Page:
Cilantro is a savory aromatic herb that is commonly used to spice up a lot of Asian and Latin dishes. I use chopped cilantro herbs for sauteed vegetables, Asian salads and seafood recipes. Cilantro seeds, also known as coriander, can also be used for seasoning, and they are just as flavorful as the leaves. In the Philippines, cilantro is typically grown in the uplands where the weather is cooler. In Metro Manila where I live, the climate is generally hot and humid so growing cilantro here is quite a challenge. But after several failed attempts, I have finally been successful in growing cilantro in my urban garden.
Here is how I did it.
When to plant
The best time to grow cilantro in the Philippines is during the cold and dry months from November until early March. Cilantro does not like hot weather conditions, and if the weather is too hot, the seeds will not germinate, or the plant itself will bolt prematurely. Bolting means that they will produce flowers, in which case the plant itself will start to wither and die. If bolting happens, save the seeds as seasoning or for future planting seasons.
To get a head start before harvest time, sow the seeds in late-September or as soon as the temperature starts to drop to less than 30 degrees Celsius. Growing the seedlings indoors or by the window with a limited morning sunlight will help prevent the external heat shock and allow the seeds to strengthen before exposing them outside.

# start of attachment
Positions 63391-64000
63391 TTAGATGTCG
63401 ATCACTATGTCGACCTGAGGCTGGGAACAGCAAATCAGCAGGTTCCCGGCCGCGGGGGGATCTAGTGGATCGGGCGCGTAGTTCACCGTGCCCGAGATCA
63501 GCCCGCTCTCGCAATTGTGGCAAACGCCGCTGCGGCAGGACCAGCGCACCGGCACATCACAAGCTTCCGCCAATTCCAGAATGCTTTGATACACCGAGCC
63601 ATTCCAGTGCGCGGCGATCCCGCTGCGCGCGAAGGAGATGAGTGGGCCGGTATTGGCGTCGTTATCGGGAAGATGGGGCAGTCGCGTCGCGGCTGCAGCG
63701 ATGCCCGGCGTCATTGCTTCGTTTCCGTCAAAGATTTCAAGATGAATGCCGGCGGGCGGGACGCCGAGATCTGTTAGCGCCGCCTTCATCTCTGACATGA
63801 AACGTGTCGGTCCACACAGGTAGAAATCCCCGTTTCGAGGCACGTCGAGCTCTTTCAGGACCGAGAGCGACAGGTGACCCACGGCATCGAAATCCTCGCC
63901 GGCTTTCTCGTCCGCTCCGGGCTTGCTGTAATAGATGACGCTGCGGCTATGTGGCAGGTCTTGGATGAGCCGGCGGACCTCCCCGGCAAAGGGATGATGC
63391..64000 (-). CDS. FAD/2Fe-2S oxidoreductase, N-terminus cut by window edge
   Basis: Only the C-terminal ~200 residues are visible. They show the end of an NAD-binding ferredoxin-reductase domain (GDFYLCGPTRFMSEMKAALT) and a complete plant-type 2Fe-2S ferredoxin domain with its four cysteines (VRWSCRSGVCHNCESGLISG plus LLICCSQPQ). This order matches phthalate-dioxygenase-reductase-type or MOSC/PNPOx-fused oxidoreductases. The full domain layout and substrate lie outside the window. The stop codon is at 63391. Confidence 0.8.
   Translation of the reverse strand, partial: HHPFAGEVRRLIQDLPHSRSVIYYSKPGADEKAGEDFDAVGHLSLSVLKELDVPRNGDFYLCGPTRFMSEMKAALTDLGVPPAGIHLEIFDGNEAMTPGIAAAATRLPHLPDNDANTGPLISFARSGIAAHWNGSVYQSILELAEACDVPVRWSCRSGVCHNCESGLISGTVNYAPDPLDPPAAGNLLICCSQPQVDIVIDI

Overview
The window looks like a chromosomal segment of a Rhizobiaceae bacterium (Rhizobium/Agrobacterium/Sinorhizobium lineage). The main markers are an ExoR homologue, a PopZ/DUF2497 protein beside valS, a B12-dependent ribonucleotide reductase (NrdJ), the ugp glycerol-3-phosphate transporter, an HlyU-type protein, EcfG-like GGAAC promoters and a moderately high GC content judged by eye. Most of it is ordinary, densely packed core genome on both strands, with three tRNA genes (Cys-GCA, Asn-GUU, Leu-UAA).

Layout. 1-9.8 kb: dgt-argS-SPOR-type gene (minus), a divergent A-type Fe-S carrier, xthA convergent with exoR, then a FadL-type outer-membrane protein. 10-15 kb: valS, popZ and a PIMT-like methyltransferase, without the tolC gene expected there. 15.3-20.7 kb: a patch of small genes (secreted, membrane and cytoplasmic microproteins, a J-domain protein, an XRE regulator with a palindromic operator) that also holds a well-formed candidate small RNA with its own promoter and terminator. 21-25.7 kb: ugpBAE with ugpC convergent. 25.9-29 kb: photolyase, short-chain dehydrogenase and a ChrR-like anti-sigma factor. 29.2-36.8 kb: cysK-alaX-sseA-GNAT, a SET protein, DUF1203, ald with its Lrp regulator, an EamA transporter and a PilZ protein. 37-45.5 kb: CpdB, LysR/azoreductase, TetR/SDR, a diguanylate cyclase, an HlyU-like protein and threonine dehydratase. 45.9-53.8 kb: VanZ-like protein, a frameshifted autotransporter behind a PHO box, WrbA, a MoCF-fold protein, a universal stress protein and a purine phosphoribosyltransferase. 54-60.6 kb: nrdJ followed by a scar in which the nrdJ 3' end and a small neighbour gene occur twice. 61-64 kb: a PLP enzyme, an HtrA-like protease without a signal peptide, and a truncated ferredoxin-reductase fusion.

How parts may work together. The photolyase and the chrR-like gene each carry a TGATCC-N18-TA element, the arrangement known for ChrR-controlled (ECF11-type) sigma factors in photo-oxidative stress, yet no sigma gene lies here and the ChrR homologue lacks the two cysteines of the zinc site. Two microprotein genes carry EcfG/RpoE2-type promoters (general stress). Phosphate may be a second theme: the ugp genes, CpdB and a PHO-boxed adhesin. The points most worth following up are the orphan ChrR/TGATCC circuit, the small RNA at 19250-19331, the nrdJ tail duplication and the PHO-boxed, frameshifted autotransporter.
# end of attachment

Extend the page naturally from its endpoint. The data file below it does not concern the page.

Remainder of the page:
How to grow them in a pot
Like most leafy herbs, cilantro does not occupy too much space and is therefore ideal for container gardening. To plant cilantro from seeds, sprinkle around 10 seeds thinly in each pot. A medium sized pot of around 6 – 8 inches in depth and diameter is sufficient to grow cilantro plants. To make sure not to overcrowd the pot, thin out the weaker seedlings. Leave only 2 – 3 seedlings per pot, to maximize the growth and harvest in later weeks.
About three weeks after the seeds have germinated, begin to fertilize the soil by mixing it with organic compost material. Water the plants only to make sure that the soil is moist but not soggy. Overwatering can lead to root rot, while underwatering can cause the plant roots to dry out and wilt. When using pots, make sure that excess water drains out of the pot properly.
Cilantro needs only a few hours of sun in the morning. An average of four hours of sunlight is sufficient. If the sun gets too hot, move the pot to a partially shady part of the garden.
How to harvest
To ensure a regular harvest, sow the seeds in batches every 2 weeks. Under the right weather and soil conditions, the plants will be ready for harvest in about 6- 8 weeks. To harvest, cut the mature leafy stems starting with the outermost ones. Do not harvest more than 50% of the stems per round, and make sure to allow new stems/ leaves to grow first before starting the next round of harvest.